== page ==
Today is “I Love Yarn Day”; This weekend is Canadian Thanksgiving; I am giving “Thanks All Around” to the life I live.
This sounds like a great time to count my blessings. I live in a beautiful area of the World. I am surrounded by the people I love. I work in a field that I enjoy. I am so lucky. There is a beautiful sunrise this morning – the sky is golden and the clouds are all edged in colour.
Tomorrow I will share turkey and all the trimmings with family and friends. We will laugh and share stories and enjoy the opportunity to do so. This is why we love the holidays and the opportunities they give us to come together. We all need time to ground ourselves with the resonance of time and shared experiences. I hope that your Thanksgiving gives you the same.
Today I will do what I do most days; work with yarn, think about yarn; help others with yarn; and be surrounded by yarn; I am going to work. For me every day is an “I Love Yarn Day”. There are no bad days.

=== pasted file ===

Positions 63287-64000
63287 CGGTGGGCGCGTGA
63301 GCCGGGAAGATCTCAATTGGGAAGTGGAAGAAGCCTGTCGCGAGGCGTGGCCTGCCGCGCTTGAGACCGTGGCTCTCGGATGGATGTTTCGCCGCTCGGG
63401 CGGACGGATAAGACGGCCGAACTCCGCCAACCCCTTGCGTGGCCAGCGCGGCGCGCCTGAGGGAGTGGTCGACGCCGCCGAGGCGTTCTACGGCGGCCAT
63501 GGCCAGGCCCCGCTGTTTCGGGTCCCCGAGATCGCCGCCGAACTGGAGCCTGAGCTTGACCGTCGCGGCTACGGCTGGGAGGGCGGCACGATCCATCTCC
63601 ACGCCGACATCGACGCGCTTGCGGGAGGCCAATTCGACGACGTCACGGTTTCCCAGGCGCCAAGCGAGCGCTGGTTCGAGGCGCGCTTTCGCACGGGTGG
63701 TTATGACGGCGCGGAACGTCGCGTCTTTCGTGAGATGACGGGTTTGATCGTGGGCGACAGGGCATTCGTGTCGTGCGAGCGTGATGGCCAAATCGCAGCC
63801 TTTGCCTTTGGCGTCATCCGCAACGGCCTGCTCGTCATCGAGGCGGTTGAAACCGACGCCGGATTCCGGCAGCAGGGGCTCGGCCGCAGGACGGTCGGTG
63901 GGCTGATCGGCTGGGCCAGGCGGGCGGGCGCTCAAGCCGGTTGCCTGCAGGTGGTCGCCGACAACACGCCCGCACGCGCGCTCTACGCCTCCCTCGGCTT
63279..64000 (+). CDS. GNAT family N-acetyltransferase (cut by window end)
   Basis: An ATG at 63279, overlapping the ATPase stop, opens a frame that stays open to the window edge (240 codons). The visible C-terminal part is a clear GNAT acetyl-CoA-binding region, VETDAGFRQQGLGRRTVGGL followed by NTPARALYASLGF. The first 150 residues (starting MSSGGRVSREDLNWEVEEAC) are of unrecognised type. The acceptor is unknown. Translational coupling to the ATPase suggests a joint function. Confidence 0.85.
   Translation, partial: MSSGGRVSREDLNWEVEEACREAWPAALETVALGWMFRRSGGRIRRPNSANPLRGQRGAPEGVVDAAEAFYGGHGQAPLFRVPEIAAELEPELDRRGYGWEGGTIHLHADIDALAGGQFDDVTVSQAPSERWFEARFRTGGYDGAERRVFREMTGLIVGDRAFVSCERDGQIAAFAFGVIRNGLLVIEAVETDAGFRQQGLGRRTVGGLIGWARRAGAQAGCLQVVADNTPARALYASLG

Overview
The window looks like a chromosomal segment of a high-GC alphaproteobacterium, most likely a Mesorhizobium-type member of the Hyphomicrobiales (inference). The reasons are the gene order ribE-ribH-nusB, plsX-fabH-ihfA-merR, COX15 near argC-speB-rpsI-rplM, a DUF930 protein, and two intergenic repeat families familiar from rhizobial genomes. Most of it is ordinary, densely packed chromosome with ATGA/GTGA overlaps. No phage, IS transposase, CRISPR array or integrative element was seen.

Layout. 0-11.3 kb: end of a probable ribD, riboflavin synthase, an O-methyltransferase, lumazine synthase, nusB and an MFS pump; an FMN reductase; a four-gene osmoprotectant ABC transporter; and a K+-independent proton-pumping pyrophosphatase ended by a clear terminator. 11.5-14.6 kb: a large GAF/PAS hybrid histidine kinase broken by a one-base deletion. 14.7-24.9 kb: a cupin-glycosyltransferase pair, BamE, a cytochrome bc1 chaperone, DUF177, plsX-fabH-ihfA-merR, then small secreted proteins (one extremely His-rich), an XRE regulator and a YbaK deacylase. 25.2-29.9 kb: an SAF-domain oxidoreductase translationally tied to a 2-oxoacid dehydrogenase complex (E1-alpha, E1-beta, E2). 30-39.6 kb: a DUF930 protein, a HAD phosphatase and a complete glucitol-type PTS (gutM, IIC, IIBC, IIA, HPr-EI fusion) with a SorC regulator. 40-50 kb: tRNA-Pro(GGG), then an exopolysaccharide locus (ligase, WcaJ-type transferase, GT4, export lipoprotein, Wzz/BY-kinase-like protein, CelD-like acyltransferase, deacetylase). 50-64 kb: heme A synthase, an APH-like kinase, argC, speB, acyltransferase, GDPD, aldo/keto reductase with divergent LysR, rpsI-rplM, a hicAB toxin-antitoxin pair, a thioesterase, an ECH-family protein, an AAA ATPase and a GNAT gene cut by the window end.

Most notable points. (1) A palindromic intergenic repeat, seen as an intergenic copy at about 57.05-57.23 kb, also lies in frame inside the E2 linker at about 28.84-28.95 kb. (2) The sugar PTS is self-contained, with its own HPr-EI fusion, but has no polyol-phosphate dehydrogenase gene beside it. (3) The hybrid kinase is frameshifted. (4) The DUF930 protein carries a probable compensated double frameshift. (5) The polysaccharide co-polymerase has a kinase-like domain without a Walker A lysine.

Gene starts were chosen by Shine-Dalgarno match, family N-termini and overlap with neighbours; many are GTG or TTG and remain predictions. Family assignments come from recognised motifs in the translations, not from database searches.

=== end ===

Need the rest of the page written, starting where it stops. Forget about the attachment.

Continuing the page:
But there is a new yarn on the horizon – It is consuming my thoughts and is making way for a new idea.
I have this yarn in my stash – it has only been there for about a month. But it’s siren call is strong. It is some Madelinetosh DK in the Cathedral Colourway – I bought eight skeins – enough for a full sweater – and it is calling out to me.
I am thinking of a top-down sweater with a simple lace yoke (simple because the colours will obscure the lace a little) and solid stockinet body. Maybe a slightly belled sleeve; gently shaped body and as long as I can knit it – I really would like a tunic!
I have been fascinated by the sculptural qualities of lace lately. Before blocking some lace pattern can create knitting sculptures. One lace pattern looks like an egg carton before it is blocked and the shawl I am working on – off and on – right now, is creating deep waves in the knit.
The Magnum Cowl that I just finished knitting and designing has deep points created by the stacking of the decreases and increases; the feather and fan pattern creates wonderful curving edges and can send colours curving through an otherwise straight knit; there are so many examples of the way lace knitting patterns create shapes. Every time I start a new knit I am amazed by the way simple “sticks and string” can work together to make something so much more intricate than “sticks and string” would infer!
Please remember to count your blessings this weekend. This is the time to celebrate the good in life and let it lift us over the obstacles that can sometimes seem insurmountable. To everything there is a season – let this be one of thanksgiving.
Happy Knitting and Happy Thanksgiving